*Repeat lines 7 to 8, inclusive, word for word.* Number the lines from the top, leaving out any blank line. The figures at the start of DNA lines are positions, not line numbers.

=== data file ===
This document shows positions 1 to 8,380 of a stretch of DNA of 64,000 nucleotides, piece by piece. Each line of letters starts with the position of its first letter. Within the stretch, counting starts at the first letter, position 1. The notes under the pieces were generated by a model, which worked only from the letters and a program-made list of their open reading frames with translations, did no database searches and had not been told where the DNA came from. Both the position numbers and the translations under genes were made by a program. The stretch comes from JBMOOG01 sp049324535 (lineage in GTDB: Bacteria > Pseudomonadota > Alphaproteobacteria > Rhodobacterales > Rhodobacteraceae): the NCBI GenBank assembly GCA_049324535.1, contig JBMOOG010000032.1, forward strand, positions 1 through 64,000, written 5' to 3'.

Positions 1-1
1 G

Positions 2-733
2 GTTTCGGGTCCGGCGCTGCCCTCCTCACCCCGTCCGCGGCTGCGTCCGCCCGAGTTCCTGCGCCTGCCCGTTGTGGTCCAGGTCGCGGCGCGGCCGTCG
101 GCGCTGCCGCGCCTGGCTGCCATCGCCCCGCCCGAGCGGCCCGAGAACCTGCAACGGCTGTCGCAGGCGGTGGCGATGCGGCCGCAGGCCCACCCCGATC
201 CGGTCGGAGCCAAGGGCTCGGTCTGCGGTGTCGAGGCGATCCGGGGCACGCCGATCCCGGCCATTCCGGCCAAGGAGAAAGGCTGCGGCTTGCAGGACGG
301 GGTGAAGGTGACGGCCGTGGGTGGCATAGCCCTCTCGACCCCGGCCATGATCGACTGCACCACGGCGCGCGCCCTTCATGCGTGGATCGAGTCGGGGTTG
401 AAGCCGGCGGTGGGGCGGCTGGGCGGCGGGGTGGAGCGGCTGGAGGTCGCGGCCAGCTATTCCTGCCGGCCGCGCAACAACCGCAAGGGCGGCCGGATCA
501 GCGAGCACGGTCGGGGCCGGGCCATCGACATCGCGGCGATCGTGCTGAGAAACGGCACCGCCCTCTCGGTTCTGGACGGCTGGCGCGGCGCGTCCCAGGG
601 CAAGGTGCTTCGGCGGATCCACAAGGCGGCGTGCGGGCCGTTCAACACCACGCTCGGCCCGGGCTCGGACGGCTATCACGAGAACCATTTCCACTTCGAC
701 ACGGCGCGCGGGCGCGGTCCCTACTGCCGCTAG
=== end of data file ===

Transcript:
201 CGGTCGGAGCCAAGGGCTCGGTCTGCGGTGTCGAGGCGATCCGGGGCACGCCGATCCCGGCCATTCCGGCCAAGGAGAAAGGCTGCGGCTTGCAGGACGG
301 GGTGAAGGTGACGGCCGTGGGTGGCATAGCCCTCTCGACCCCGGCCATGATCGACTGCACCACGGCGCGCGCCCTTCATGCGTGGATCGAGTCGGGGTTG